Pfizer said Tuesday its COVID-19 antiviral pill “significantly reduced” the chances of being hospitalized or dying from the virus by 89% for high-risk adult patients within three days of symptom onset.

The drug, Paxlovid, cut those risks by 88% if taken five days from symptom onset, the company said in a press release.

Pfizer said it shared the data with the U.S. Food and Drug Administration, where it is seeking emergency use authorization. Paxlovid consists of nirmatrelvir and ritonavir antiviral tablets.

The company said data indicate nirmatrelvir is “a potent inhibitor” of the Omicron COVID-19 variant.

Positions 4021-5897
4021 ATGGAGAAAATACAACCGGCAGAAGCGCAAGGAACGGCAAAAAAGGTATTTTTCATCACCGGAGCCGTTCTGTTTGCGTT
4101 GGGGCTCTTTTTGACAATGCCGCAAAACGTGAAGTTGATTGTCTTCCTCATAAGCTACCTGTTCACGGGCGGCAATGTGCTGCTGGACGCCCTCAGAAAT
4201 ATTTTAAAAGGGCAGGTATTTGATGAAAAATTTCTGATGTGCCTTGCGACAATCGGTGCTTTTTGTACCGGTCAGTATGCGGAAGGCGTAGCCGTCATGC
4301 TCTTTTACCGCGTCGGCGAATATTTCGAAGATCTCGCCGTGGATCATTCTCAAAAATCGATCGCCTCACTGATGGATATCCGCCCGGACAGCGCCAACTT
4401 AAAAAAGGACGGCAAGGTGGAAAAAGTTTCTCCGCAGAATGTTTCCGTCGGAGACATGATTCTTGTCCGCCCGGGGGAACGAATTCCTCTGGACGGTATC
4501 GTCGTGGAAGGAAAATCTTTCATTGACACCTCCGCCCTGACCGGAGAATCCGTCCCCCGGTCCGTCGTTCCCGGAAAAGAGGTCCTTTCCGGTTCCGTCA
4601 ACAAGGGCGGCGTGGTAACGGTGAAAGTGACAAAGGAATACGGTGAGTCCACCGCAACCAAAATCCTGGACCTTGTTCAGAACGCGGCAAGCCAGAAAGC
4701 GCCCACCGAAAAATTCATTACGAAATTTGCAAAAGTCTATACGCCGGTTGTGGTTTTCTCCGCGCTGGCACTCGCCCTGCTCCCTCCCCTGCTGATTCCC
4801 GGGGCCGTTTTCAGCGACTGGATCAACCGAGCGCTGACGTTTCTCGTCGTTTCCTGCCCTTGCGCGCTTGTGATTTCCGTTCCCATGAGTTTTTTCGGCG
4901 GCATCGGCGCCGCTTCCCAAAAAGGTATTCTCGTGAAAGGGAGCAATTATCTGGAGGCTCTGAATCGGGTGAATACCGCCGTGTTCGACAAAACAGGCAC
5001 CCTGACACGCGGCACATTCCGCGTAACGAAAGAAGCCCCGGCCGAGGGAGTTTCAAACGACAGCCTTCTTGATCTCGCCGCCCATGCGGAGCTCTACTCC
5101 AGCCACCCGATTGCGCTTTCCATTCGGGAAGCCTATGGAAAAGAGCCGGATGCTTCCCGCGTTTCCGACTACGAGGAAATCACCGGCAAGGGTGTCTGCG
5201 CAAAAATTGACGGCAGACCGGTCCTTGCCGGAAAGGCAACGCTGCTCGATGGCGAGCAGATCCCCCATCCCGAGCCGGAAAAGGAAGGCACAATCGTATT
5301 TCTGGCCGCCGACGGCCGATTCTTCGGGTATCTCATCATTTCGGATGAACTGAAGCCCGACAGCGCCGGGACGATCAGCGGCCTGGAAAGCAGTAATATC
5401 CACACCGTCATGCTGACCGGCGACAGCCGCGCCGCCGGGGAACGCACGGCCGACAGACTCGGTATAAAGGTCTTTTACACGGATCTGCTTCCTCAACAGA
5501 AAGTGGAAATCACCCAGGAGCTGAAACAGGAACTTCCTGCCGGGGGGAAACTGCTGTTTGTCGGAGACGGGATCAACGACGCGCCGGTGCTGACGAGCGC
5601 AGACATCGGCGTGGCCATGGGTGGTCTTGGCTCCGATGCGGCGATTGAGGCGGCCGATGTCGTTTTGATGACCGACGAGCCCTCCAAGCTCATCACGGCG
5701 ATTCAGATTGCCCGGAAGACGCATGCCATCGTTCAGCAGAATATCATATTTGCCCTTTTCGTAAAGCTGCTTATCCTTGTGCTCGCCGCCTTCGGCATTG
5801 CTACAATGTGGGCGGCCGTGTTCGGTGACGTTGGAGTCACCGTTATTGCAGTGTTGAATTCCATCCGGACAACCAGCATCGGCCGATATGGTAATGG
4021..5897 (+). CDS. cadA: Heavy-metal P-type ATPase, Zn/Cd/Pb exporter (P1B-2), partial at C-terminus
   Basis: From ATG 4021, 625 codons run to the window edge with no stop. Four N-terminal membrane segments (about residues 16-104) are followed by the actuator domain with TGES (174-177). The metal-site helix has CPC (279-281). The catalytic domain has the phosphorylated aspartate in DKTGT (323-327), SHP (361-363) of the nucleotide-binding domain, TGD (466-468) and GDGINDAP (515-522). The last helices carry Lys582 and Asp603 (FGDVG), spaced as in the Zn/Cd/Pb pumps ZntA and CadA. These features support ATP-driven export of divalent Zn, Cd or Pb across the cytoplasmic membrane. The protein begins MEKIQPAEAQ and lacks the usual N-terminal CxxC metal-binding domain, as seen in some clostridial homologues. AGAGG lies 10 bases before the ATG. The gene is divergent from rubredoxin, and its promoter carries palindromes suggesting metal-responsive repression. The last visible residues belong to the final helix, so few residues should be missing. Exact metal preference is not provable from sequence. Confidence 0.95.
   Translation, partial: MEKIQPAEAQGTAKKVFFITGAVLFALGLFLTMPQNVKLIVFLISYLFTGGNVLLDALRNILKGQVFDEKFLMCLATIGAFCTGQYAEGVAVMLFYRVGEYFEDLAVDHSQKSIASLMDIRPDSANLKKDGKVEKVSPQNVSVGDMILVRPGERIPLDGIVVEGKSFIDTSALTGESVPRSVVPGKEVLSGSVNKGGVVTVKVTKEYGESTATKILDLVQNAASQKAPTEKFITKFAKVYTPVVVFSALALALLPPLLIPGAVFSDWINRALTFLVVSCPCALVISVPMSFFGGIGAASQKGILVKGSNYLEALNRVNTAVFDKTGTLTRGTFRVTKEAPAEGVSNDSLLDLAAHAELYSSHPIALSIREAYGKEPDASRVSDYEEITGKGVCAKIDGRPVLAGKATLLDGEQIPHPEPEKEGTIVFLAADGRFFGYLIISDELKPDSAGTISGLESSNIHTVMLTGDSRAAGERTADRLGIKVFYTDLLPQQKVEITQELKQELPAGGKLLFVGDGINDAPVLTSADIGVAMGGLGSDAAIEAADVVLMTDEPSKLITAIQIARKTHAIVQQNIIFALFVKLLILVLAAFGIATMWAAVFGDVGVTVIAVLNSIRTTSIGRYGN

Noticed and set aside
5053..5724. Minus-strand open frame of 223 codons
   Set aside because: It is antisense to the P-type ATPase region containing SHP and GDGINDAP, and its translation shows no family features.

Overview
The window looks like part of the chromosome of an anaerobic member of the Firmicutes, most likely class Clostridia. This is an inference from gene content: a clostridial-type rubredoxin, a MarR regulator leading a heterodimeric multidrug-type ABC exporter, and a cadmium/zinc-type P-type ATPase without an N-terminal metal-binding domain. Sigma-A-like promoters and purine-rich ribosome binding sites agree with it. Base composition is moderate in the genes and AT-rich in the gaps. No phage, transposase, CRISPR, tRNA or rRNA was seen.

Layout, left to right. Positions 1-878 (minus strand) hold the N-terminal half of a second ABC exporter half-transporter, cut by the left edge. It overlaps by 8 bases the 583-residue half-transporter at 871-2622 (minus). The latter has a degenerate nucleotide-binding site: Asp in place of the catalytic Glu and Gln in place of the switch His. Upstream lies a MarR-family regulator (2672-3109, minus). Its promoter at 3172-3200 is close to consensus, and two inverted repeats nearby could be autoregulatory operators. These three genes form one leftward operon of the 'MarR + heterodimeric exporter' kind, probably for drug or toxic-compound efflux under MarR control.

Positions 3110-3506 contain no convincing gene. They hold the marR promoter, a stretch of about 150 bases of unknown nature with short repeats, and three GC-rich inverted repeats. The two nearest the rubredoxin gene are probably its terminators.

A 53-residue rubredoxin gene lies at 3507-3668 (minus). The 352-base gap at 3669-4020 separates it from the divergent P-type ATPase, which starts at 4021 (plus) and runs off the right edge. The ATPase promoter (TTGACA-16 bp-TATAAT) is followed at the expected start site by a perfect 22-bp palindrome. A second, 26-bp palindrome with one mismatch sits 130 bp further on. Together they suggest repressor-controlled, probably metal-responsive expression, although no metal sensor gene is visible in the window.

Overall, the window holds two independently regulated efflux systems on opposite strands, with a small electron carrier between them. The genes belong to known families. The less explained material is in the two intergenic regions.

A second, ongoing study of standard-risk adults showed a 70% reduction in hospitalizations and no deaths when treated with Paxlovid.

“This news provides further corroboration that our oral antiviral candidate, if authorized or approved, could have a meaningful impact on the lives of many, as the data further support the efficacy of Paxlovid in reducing hospitalization and death and show a substantial decrease in viral load” Albert Bourla, Pfizer chairman and CEO, said in the release.

Approval of a pill would allow in-home treatment for COVID-19. Current treatments require injection or intravenous administration.

Merck and Ridgeback Pharmaceuticals are also developing a pill to treat COVID-19. Their molnupiravir was endorsed by an FDA panel on Nov. 30 for emergency use. But full trial data suggests it may be less effective than originally believed.

On Monday, the New York Times reported molnupiravir could pose risks to pregnant women.

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